[Edu-sig] Intelligent CS Design

kirby urner kirby.urner at gmail.com
Fri Jun 16 23:58:20 CEST 2006

So here's a CS sequence I'd like to see (except it's more like a
network, with multiple entry and exit points):

First, we admit that the C language is of lasting relevance, not a
dead language in any way, but an under-the-hood language for just
about everything kernel, tcp/ip and who knows what else.  Oh yeah, and
Python.  We're not going to bleep over C in other words.

But we start with Python, just like we've been saying on this list.

Makes sense.

But then, before going on to Java or C# (the common wisdom at this
point), we offer a fork, with the harder core CS types maybe heading
into unrefined C, and into the source code of CPython in particular.

So now you'll get to see how a list works, how a dictionary works, in
non-OO C.  Wow, what a difference.  Who knew?  A real eye opener for a
lot of gnubees.  I call this the "tunnels under Disney World tour."
We'll do it again when we explore other Python implementations
(Jython, IronPython...), but here's a great place to get our feet wet,
in the language of the Linux kernel.

C is the lingua franca, the Latin if you will, behind so many later OO
versions:  Java, C#, C++... and Python.  So by this route, we come out
ahead, conversant both with an interpreted, and with a fast, close to
the metal code (just a step above MMIX, which we'll also need to get
to -- http://www-cs-faculty.stanford.edu/~knuth/mmix.html ).  That's
more well-rounded than just staying on top of a VM all the time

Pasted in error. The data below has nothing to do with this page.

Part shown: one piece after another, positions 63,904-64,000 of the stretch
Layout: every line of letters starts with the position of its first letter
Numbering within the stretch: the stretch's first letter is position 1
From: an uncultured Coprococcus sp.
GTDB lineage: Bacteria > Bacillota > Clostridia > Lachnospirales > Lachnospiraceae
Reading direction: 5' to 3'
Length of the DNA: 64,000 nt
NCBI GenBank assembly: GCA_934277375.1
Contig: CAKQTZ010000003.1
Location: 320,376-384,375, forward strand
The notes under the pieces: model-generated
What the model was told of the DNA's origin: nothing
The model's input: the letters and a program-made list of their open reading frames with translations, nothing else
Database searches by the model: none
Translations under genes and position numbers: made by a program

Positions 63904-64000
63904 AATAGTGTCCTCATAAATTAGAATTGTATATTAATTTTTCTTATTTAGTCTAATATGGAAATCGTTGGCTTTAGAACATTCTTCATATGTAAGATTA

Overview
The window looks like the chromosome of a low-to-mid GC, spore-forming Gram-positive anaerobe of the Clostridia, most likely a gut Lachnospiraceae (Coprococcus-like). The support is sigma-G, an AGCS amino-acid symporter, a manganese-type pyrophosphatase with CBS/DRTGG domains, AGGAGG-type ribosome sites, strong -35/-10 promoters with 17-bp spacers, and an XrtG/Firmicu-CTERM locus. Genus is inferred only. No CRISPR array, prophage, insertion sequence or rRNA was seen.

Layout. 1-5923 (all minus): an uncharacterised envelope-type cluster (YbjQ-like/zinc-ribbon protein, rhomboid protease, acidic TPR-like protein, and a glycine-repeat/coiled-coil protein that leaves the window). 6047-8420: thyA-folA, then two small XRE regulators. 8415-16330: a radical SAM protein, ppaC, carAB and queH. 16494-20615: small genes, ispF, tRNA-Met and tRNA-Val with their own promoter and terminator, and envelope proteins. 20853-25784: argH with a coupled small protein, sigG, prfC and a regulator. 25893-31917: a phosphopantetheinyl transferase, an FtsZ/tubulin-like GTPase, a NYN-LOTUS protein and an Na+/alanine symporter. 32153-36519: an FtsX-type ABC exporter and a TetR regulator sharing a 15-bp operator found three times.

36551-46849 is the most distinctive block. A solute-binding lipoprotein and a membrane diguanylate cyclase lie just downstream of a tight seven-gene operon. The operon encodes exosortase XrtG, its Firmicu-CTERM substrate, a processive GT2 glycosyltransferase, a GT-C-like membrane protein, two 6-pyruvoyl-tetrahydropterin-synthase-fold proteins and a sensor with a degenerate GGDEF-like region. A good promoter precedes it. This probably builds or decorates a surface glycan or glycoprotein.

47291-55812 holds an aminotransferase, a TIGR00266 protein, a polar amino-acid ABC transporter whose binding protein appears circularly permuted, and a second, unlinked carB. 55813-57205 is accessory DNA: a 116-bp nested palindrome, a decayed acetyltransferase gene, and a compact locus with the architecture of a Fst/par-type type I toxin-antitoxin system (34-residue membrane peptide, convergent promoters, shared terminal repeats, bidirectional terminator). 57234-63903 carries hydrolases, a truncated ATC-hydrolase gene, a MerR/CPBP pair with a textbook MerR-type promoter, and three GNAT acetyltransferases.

(Java's, .NET's, whatever's).

Now, for the less hard core (non-CS majors), we'll start the same way,
with an overview (lots of history) with Python show-cased for
illustrating key concepts (flow structures, file i/o, basic
algorithms).  Given some students will have started along a Gnu Math
trajectory much earlier, in conjuction with "math objects", they may
well have used Python for some years (Pythonic math).  So we should
assume an average programming language fluency level greater than zero
(and way higher than today's).

For these non-CS majors, we fork in various directions.  VPython and
Panda3D type packages take you more in the direction of computer
animation, although the ability to write a still life, per POV-Ray, is
still highly relevant (render farms then connect these key frames).
Or maybe we could go XML and SOAP, cgi in Apache, MySQL... whatever
the career path demands.  NumPy?  Just about any profession is going
to use computers in some way.  Our intro sequence at least gets you
pointed in the right direction.

Back to the majors:  now that they've learned lots of Python, and lots
of C, they're ready to dive more deeply into the world of parsing and
compiling, or interpreting byte codes if on a VM (the VM takes the
place of the chip).  We should talk more about PyPy at this point.

CS majors are heading in multiple directions too.  Some will go deeper
into the chip, some will fly high in new language design, or design
patterns.  Many will join industry at some point, in some ways echoing
their counterparts in bioinformatics, the earth sciences or whatever.

Because CS will have done a good job, we'll have many namespaces in
common, a heritage strong enough to keep us united in the face of our
common enemy:  ignorance and incompetence -- those qualities that make
life more difficult and less fun than it really needs to be.


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